Tuesday, 8 August 2017

MahaRERA to fine 480 housing projects Rs 50,000 each for deadline breach

Consumer forums and registered builders across the state had been demanding that the MahaRERA issue a circular or direction to stop registration of projects without any penalty after the deadline


The Maharashtra Real EstateRegulatory Authority (MahaRERA) on Wednesday decided to slap a penalty of Rs 50,000 each on the 480 ongoing housing projects that registered with it after the July 31 deadline.

"We had allowed the developers to register their projects, but a decision on the penalty was pending. At a meeting on Wednesday, we decided to impose penalty on the projects registered after the deadline," said MahaRERA secretary Vasant Prabhu.

A decision on the penalty to be slapped on projects registered after August 3 will be taken later, he added.

Consumer forums and registered builders across the state had been demanding that the MahaRERA issue a circular or direction to stop registration of projects without any penalty after the deadline.

“We will convene another meeting to finalize the penalty to be slapped on projects registered on and after August 3,” Prabhu told TOI, adding that there would not be any deadline extension “as it is against the law”.

Section 3 of the Real Estate Regulatory Act (RERA) states that no extension for project registration will be allowed and developers registering their projects will be penalized under Section 59 (non-registration) of the law. The quantum of penalty can be 10% of the project cost and even imprisonment, if the builder concerned does not comply with the order.

Nearly 11,000 projects have been registered with MahaRERA as the deadline came to an end on July 31. Officials said developers still not under the RERA ambit can upload their documents on the website. “But each case will be examined for penalty,” an official said.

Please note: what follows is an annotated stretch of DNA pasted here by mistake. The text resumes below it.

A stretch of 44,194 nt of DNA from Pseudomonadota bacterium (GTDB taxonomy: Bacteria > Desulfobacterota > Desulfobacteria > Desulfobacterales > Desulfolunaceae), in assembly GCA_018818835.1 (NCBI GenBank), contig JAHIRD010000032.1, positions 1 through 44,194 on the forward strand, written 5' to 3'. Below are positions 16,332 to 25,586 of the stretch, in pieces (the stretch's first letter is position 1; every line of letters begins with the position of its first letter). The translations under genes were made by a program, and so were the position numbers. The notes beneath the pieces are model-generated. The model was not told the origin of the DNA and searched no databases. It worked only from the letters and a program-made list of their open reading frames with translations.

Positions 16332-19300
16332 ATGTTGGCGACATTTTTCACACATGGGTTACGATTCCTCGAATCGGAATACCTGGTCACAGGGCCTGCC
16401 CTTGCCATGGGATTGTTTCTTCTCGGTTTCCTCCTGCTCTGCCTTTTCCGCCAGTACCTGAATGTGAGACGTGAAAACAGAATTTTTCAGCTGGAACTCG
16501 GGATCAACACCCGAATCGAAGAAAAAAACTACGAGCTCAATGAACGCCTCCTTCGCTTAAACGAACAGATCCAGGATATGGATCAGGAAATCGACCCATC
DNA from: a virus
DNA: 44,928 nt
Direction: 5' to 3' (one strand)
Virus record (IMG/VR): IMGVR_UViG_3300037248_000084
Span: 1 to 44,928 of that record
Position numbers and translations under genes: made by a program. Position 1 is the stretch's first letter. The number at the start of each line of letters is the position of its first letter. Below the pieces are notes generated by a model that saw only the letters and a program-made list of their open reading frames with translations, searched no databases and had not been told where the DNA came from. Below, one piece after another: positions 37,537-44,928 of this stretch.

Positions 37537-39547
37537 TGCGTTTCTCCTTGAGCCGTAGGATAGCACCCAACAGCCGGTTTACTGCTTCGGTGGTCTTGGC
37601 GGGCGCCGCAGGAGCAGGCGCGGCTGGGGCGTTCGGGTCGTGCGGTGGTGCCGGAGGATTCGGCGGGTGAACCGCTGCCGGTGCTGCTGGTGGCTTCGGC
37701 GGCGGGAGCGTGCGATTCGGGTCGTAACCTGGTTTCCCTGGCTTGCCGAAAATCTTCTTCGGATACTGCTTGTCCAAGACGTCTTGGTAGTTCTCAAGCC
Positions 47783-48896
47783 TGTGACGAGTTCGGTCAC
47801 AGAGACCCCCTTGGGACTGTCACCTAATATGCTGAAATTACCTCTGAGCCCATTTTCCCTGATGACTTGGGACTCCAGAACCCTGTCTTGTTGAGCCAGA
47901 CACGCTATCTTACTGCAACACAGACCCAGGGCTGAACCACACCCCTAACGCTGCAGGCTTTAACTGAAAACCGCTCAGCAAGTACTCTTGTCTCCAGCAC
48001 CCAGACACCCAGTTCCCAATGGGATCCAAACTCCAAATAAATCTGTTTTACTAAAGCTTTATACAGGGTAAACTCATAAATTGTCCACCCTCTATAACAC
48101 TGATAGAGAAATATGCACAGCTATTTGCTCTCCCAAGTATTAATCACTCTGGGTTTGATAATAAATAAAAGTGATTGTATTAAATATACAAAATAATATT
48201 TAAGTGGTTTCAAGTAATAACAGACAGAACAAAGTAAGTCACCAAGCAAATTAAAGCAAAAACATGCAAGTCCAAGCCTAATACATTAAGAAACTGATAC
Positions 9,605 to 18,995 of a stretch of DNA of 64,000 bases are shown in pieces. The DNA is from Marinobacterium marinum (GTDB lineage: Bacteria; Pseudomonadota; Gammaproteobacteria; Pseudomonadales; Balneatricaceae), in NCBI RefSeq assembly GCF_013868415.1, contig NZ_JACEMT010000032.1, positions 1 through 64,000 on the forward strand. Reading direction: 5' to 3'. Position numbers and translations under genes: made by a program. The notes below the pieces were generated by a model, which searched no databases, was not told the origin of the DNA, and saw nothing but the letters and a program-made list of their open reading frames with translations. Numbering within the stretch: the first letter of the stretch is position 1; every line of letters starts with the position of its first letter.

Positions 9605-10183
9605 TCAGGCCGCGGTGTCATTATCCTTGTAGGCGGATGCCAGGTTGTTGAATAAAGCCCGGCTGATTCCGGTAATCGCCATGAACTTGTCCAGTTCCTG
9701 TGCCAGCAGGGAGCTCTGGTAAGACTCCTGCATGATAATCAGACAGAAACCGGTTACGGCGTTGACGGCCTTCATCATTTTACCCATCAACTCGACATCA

The MahaRERA website saw registration of 10,852 ongoing housing projects as the official deadline came to an end. Pune district topped the number of registrations with 2,908 (26.8%) applications.

In the meantime, a circular issued by the Union government stated that Maha-RERA has been entrusted with the additional responsibility of Dadar and Nagar Haveli and Diu and Daman territories in the absence of RERA authority in these union territories.



Saturday, 5 August 2017

Goa extends RERA deadline till October on delay in notifying rules

The central Real Estate (Regulation and Development) Act (RERA) came into effect on May 1, 2017, exactly a year after it was passed by Parliament


PANAJI: A delay in notifying the Real Estate (Regulation and Development) Act (RERA) rules for Goa has once again delivered a setback to consumers who were waiting for RERA to be enforced before buying homes. The BJPgovernment on Sunday extended the deadline to October for ongoing projects to register with RERA, even though the central government and other states have clearly refused to grant an extension.

The central Real Estate (Regulation and Development) Act (RERA) came into effect on May 1, 2017, exactly a year after it was passed by Parliament. As per the Act, developers, projects and agents had till July 31 to mandatorily register their projects with the Real Estate Regulatory Authority.

Any unregistered project would be deemed to be unauthorized by the regulator, but since the state government has failed to notify the rules and the authority as on date, the ministry of urban development has given Goan builders additional time to register with RERA.

TOI had reported on July 15, that the Goa government was likely to accept the demands from builders and extend the deadline by three months.

“Builders and promoters can submit their applications of new and ongoing projects in the prescribed form which can be downloaded from the website. For ongoing projects, applications for registration will be accepted upto October 31, 2017, without levy of penalty,” designated Real Estate Regulatory Authority Sudhir Mahajan said.